In an age of AI where companies are buying, selling and mining our personal data in order to fire out targeted ads and make our scrolling stickily addictive, the loss of digital privacy has become one of our greatest fears. DN alums Saman Kesh (last seen on DN here) and Justin Daashuur Hopkins’ (Vanishing Twin) music video for Makeup and Vanity Set’s Algorithm plays on this anxiety by asking, what would happen if an automated shopping service dug into your personal life? It’s a brilliant video which taps into that paranoia with great effect. We had a chat with the duo to discover the roots and lockdown production methods of their technophobic concept.
What inspired the concept of an AI doxxing a consumer?
With a limited budget, we had a hard time locking on an idea we could pull off. Finally, when Covid hit, we knew we had to do something with very little to no human interaction. Saman had done several interesting digital U.I. experiments and we thought it would be great to make a sci-fi thriller all with U.I. We wanted it to be dark, cheeky and playful but also provocative.
The grinding existential stress was getting to be too much for us so we decided to do something productive with this rage.
To what extent did these troubling times influence that idea and its creation?
We started working on it in April/May and it wasn’t until the George Floyd tragedy happened that we got very serious about the story. Saman was trapped in the desert in his AirBnB and I was in quarantine in LA. We felt powerless, angry, and also bored. The grinding existential stress was getting to be too much for us so we decided to do something productive with this rage. We decided to let the viewers vicariously live through an AI as they cancel an internet troll.
Were you concerned about creating a music video that people had to read, essentially?
We knew the story was 100% the driving force of this video and if we were going to have people read a music video, we needed to make sure the story was compelling and utilised the tools we had to elevate the story.
How did you develop the visual image of the U.I.?
For this project, we wanted it to be faceless and paint a picture of this troll through U.I. and his responses. After all, troll’s are anonymous… you only know them through their online presence. So, while our graphic designer and VFX Artist Alan Mykitta was working away on U.I. designs, Saman and I were writing the narrative. It was very hard because we had to rely heavily on our imaginations, not knowing exactly what the camera moves would be and the way the U.I. would look. But once we designed the look slowly and Alan sent us a work-in-progress, we felt good and could naturally tweak the story as needed to maximise the narrative that you see today.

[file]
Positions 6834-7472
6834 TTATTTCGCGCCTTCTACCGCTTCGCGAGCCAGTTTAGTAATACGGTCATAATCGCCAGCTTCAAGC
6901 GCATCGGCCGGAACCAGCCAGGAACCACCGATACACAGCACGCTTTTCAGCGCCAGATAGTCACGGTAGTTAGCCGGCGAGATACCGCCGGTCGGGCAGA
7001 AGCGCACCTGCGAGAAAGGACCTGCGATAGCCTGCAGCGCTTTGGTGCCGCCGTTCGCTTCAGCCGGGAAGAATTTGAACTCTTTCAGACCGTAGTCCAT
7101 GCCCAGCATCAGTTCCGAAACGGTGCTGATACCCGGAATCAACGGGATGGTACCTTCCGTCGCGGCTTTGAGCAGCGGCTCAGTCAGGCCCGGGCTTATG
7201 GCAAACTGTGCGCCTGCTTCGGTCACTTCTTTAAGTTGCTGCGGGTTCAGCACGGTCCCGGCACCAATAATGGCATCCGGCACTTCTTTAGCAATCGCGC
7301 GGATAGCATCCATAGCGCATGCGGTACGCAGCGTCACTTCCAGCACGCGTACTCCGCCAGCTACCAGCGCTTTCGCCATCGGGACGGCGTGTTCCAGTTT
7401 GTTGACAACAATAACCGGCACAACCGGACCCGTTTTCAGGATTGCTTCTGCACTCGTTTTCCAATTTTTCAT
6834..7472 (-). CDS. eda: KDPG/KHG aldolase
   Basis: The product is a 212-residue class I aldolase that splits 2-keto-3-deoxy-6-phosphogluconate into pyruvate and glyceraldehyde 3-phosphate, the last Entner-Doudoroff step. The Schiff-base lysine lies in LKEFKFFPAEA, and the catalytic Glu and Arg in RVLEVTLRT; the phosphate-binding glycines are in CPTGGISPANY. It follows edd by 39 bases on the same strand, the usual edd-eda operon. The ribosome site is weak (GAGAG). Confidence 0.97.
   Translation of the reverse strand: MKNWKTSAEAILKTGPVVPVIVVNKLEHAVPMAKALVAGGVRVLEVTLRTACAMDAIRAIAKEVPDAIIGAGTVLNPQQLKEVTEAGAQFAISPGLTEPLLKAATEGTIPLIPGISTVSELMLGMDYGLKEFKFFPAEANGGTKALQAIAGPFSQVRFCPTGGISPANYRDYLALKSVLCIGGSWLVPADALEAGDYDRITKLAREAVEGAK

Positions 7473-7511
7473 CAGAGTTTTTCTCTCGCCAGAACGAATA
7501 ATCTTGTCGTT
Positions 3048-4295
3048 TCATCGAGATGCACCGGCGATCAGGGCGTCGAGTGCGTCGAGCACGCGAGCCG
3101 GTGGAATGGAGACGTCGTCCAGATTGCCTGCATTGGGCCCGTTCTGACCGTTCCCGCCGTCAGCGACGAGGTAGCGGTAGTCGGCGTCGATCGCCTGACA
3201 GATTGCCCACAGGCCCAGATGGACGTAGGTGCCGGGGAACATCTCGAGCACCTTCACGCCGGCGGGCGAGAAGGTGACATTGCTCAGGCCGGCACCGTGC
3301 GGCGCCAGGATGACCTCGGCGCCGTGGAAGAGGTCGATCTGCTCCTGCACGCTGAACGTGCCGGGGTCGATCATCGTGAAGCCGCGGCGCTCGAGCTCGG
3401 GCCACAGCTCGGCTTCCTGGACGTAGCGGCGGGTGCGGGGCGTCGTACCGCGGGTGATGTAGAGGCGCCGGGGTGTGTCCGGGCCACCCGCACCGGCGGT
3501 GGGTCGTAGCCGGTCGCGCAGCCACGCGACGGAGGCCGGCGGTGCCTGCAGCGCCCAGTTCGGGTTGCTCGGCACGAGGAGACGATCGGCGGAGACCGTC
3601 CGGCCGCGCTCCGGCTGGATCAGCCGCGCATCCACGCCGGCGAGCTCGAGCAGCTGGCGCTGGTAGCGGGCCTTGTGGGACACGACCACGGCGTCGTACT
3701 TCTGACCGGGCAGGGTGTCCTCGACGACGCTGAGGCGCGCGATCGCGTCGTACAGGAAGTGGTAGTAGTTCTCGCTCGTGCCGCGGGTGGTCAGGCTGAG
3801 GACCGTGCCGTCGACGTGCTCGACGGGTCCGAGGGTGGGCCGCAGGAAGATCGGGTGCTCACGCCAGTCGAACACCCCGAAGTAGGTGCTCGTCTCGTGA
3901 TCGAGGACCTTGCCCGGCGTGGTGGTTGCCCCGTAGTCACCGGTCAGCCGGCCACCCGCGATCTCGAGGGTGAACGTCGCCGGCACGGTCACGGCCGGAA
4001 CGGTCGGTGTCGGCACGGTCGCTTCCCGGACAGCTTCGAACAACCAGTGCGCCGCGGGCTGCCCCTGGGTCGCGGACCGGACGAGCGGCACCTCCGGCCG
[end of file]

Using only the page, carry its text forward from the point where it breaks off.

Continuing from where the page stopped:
What was the process of remotely directing like for you?
It was a challenge because we had to filter every single idea through Alan. Unlike VFX work where you communicate notes to the artist based on a preconceived idea that was agreed upon, you are creating as you go, but you create with a note to the artist and then you can’t see your creation until a couple days later. It was creativity… but with a slow internet connection. Massive lag between each idea, taking a couple days to see if it was working or not. And if it didn’t work, we tried another idea.
You also used a small crew, I’m assuming, for the wide shots of the desk?
The 5% live action was shot with a five person crew with a Sony A7s. Jason Tippet really maximised the look and made our little film school vibe look awesome. The rest of the video is created with After Effects, Photoshop, and Justin and I would rock Premiere to lock the cut and tighten tweaks as well as grade.
It was creativity… but with a slow internet connection.
How long did it all take and how do you guys feel now with the video out in the world?
We were working with the unprecedented variable of the pandemic and our other film projects, so it happened on and off over the course of three to four months. We would be liars if we said most of the labour was us. Alan is the MVP on this project and spent a lot of late nights going through some awful things to get this to look awesome. We thank him for being patient with us.